FRIDAY'S SCRIPT TIP:

DISPASSIONATE?


"Mother died today. Or, maybe, yesterday; I can't be sure. The telegram from the home says: YOUR MOTHER PASSED AWAY. FUNERAL TOMORROW. DEEP SYMPATHY. Which leaves the matter doubtful; it could have been yesterday."

stranger - Buy it!

For many of us, that opening paragraph from Camus' THE STRANGER influenced our writing and world-view. After years of melodrama, the existentialists like Camus and Sartre experimented with fiction by removing passion entirely - creating a contrast between the anarchy of the world around us and the cocoon of our thoughts. As the world becomes more crowded, the existentialists provided a way for us to be alone - individuals among the blur of humanity. I found Camus through James M. Cain - Camus was a fan of Cain, and any fan of Cain was a writer I wanted to read.

In THE STRANGER the protagonist is more concerned with the day the telegram was sent than his mother's death... or maybe that's his defense mechanism. If you look at the world intellectually instead of emotionally, nothing can hurt you. Later, when he's accused of murder, his lack of passion works against him.

A world insulated from pain because it removes passion is very attractive to writers. Most of us had crappy childhoods, broken hearts; we are the outsiders of society looking in. If we can just remain aloof - above the pain - we can survive. If we can give up caring, we can no longer be hurt. As attractive as existentialism may be to us as outsiders, it's not the best choice if you plan on writing for a mass media like film. Even those of us who love Camus go to the movies for SAFE emotional experiences. When the lights go down, we WANT to live the sort of passionate lives that we may be afraid of outside the mass-dream of movies. Existentialism and film usually don't mix.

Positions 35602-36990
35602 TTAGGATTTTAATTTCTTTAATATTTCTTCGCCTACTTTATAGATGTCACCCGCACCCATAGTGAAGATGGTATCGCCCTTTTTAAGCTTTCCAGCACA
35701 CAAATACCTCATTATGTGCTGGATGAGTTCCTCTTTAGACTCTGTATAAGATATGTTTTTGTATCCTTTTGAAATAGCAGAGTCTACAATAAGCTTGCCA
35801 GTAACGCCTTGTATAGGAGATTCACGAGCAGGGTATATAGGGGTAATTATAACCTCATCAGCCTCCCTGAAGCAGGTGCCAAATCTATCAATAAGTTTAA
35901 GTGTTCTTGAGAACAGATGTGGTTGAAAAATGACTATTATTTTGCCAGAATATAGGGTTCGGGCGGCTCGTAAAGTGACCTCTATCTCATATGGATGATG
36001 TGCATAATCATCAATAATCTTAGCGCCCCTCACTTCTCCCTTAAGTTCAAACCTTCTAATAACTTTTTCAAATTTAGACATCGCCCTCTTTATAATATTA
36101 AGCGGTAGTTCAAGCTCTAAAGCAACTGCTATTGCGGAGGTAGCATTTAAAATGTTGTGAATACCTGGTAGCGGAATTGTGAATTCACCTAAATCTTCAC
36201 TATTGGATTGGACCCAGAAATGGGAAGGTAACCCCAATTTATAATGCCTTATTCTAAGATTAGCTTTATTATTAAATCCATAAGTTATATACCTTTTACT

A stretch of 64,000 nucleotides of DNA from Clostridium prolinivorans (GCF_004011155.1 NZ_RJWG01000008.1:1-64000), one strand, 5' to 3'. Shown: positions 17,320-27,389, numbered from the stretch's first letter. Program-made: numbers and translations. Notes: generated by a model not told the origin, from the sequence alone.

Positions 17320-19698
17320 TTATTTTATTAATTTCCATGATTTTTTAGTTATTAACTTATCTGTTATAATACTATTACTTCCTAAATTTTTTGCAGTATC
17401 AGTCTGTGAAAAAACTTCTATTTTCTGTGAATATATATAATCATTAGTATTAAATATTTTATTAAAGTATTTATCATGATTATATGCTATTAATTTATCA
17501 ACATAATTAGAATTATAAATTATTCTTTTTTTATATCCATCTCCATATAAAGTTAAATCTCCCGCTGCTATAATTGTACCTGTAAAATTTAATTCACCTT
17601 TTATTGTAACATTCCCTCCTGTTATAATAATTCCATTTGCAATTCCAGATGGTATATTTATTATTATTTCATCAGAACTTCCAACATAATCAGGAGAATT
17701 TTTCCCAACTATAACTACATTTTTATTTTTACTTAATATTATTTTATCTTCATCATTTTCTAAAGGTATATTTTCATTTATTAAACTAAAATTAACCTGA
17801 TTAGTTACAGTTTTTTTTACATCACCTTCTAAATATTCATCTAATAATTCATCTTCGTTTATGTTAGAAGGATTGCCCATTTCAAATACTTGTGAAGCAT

man who wasn't there - Buy it!

We can make a list of great films directed by the Coen Brothers, but one film that probably won't be on it is THE MAN WHO WASN'T THERE. Wait... never heard of it? Have to look it up online? Hey, it's the film they might right after O BROTHER WHERE ARE THOU? Should have been a big hit, right? Should be on my DVD shelf, right? Scarlett Johansson stars in it... what happened?

Well THE MAN WHO WASN'T THERE is a somnambulistic paced story of a barber whose wife is having an affair with her boss. It's James M. Cain territory, right down to the name of the store where the wife works (Nerdlinger's - the name of the wife in DOUBLE INDEMNITY... and there's a character named Diedrickson, the name of the wife in the movie... this whole film is an homage!). As in DOUBLE INDEMNITY the protagonist commits a murder, falls in love with a girl young enough to be his daughter, and is eventually convicted of a crime he didn't commit... but would have to admit to a real murder in order to prove he was innocent. Both end with a gas chamber scene. Wow! This sounds like a great movie, except for that slow pacing part..

Billy Bob plays the barber with cool detachment - the murder seems like the actions of somebody else witnessed by the barber. Even the Barber's love for his friend's daughter is played without passion - piano lessons and classical music are okay, oral sex is just too personal. The voice over - another element from DOUBLE INDEMNITY - is a monotone comment on what happens. The Barber is looking at his own life from the outside...